Why fusion energy is the answer to energy scarcityBlog
23 February 2021

Why fusion energy is the answer to energy scarcity

The world’s demand for energy grows every year, but the natural sources we rely on to power our industrial way of life are diminishing at an alarming rate, particularly if we consider the self-imposed necessity to stop using fossil fuels for environmental reasons. Energy scarcity is an existential threat to both the developed and developing worlds.

Fusion could provide the reliable, abundant and scalable technology that the world needs for a cleaner, greener tomorrow.

At Tokamak Energy, we’re developing spherical tokamaks that could generate the safe and sustainable energy required. Our innovative designs, coupled with next-generation magnets and materials, could deliver a future that’s free from fossil fuels.

We are experiencing an energy crisis

From hurricanes in the Caribbean to heatwaves in China, and seemingly annual droughts and floods in the UK, the world faces the growing crisis of extreme weather events caused by climate change.

Heatwaves, record temperatures and extreme weather are some of the inevitable consequences of our continued use of fossil fuels for power generation. In the EU, power generation was responsible for 78% of emissions in 2015. Rapidly growing economies such as China are powered by fossil fuels, and the country is the world’s leading producer and consumer of electricity since 2011.

The world urgently needs a reliable, abundant and scalable energy supply that’s clean, green and safe. Without action, we face the realistic prospect of failing to meet the 2015 Paris Agreement’s target to limit global temperature rises to below 2 degrees Celsius.

Much progress has been made toward embracing sustainable sources of power, such as solar, wind and wave. While it is theoretically possible for renewables to provide 100% of the world’s power requirements, it’s unlikely to ever be practical or profitable. Just recently, an intense cold snap across America brought snow to Texas and left millions without power in freezing temperatures as wind turbines froze, solar panels covered with snow and increased demand destabilised the grid.  These kinds of events show the importance of having a mix of energy sources and a flexible grid.

To continue to survive and thrive, we must develop new, sustainable sources of power that can complement renewables and operate at the scale we need, whatever the weather.

How fusion could be the answer

Fusion energy has long held the potential to provide a safe and sustainable way to generate vast amounts of electricity.  Fusion uses hydrogen, a natural material found abundantly across the world. Previous experiments have struggled to create and capture this energy, but new developments in materials technology could make affordable fusion power a reality.

At Tokamak Energy, our unique spherical tokamak design uses high-temperature superconducting magnets, which enables us to develop and build smaller fusion modules. These could be used individually for distributed power or be operated together to meet high energy demands.

Each spherical tokamak module is incredibly powerful. A single module could generate approximately 150 megawatts of energy, and fuel use is small.  Just one kilogram of fusion fuels produces as much energy as 10 million kilograms of fossil fuel–that’s like hundreds of truckloads of coal.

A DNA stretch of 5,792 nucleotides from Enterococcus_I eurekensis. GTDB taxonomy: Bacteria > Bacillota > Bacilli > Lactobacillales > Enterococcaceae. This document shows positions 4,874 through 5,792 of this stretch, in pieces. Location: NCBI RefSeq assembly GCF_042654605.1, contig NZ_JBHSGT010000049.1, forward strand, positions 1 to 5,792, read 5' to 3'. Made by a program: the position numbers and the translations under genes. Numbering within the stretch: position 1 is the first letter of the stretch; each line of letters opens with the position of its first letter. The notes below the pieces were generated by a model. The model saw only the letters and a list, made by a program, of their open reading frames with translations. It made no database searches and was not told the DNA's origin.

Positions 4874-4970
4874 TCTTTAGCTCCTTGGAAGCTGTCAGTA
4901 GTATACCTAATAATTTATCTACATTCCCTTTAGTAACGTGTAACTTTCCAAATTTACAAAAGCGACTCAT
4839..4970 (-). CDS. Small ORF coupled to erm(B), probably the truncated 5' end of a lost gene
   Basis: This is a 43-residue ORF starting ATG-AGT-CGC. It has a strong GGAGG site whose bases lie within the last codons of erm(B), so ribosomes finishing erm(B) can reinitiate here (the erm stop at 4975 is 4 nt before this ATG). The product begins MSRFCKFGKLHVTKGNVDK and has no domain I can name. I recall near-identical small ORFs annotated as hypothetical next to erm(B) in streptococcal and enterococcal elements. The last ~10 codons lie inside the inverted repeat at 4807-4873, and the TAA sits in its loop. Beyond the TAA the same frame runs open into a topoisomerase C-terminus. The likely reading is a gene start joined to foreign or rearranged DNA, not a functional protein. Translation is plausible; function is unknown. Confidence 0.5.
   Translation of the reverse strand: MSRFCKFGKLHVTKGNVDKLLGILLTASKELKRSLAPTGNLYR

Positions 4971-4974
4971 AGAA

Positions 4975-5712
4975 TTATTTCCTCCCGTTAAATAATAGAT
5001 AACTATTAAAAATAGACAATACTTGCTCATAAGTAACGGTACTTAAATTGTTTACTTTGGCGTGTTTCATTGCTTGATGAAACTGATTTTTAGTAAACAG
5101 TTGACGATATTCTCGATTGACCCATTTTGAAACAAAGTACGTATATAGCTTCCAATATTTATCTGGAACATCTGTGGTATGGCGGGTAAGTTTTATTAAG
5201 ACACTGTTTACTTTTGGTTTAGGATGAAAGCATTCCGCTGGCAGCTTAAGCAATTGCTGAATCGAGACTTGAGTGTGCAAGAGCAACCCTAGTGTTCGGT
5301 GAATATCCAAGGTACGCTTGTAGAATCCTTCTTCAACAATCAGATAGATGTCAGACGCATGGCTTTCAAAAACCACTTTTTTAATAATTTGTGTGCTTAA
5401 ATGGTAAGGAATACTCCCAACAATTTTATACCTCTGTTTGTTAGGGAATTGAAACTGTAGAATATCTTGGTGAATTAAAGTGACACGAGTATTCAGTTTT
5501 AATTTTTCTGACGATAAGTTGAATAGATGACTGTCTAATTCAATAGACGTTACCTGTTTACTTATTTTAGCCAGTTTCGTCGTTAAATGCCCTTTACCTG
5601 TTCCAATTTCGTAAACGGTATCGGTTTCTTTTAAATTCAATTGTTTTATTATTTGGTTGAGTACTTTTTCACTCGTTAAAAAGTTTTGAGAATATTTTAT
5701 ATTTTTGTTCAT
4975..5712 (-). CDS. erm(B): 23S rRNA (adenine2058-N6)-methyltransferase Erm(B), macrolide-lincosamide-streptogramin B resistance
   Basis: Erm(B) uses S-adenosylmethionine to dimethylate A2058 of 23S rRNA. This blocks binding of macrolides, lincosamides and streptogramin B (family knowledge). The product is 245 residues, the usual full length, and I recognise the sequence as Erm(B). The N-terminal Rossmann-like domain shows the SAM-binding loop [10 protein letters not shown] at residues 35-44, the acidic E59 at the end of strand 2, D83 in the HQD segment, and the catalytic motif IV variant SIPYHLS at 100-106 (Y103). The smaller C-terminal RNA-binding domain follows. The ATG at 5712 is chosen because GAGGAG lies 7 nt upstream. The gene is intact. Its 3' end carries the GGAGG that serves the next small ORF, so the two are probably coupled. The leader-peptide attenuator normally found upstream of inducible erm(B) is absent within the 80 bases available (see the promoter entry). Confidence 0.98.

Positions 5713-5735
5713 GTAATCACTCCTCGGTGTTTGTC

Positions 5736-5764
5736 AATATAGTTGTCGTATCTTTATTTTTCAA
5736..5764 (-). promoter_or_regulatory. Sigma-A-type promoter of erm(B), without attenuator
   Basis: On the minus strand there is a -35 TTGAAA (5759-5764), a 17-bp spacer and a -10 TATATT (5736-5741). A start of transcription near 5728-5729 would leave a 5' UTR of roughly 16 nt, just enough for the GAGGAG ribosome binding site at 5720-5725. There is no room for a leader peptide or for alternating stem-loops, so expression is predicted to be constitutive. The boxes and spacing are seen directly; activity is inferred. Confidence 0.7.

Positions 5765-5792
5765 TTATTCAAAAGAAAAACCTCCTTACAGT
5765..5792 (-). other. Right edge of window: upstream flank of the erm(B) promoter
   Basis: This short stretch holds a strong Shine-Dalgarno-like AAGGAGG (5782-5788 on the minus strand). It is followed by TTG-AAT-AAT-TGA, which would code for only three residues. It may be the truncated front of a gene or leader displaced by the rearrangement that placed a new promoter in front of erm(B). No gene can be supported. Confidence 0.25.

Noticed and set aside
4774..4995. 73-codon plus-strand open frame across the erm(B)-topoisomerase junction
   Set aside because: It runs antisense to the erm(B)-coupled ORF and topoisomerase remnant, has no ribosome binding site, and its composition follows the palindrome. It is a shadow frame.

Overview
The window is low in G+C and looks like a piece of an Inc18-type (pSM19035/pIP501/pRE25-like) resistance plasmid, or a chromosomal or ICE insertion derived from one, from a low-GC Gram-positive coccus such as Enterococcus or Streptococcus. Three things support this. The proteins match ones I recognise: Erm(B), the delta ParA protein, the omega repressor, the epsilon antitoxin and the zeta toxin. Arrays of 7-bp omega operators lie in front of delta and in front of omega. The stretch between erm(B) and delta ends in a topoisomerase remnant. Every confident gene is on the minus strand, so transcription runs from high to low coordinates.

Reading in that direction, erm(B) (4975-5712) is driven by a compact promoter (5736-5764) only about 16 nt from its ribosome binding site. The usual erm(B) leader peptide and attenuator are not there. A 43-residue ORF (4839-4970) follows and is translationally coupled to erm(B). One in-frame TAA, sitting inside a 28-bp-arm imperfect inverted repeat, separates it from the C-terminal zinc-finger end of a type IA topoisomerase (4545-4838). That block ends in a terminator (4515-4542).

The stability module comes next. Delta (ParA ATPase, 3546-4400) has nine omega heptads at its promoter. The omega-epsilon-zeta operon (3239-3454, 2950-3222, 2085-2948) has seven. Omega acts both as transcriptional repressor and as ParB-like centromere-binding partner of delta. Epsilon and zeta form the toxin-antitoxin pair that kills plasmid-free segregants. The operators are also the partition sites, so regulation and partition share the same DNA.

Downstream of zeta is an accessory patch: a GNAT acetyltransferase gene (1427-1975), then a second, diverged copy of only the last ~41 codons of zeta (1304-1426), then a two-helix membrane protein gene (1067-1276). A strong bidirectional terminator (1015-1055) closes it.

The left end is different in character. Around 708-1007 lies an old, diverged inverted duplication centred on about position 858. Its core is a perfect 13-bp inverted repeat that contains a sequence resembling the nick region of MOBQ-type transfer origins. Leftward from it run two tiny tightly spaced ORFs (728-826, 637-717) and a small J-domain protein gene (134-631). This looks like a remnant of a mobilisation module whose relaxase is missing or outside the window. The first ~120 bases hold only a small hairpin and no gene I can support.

As well as a realistic source of renewable energy at the scale required to power the planet, modular-based fusion power is a more flexible and reliable solution. Several modules could be grouped together on a standard power station site, providing gigawatt power. That’s enough to provide power for 300,000 homes, or a city the size of Bristol.

This modular approach improves the reliability and flexibility of power generation. Modules could be turned on and off to manage peaks and troughs in demand. If a module fails, other modules could provide redundancy cover, ensuring a consistent flow of energy to customers.

Purpose-built power

Unlike costly and complicated nuclear fission reactors, our aim is for compact spherical tokamaks to be mostly constructed in production facilities and shipped to customers ready to install.

Spherical tokamaks could be installed in a decommissioned coal-fired power plant, where the infrastructure and grid connection already exists. Installation could be completed in a fraction of the time and at a fraction of the cost of commissioning a new power station.

Compact spherical tokamaks also produce a much greater energy yield from a smaller footprint than conventional designs of tokamak, potentially proving a more attractive investment to operators.

Our spherical tokamak will enable operators and governments to transform existing brownfield sites into renewable energy production centres. It’s a truly sustainable solution.

Power and potential 

The future of fusion technology is an exciting challenge that balances physics, engineering, materials science and economics to create the optimum solution.

The world needs a reliable, abundant and scalable energy supply that is also clean, green and safe. Fusion is our best option to complement renewables and replace fossil fuels as firm, carbon-free, base load power, but also as heat for industrial processes and hydrogen generation.

We’re translating our designs from the page to the powerplant and are making great strides to create the world’s first fusion-powered machine connected to the grid in the  2030s. We’re confident about the technology and are making incredible progress in our work.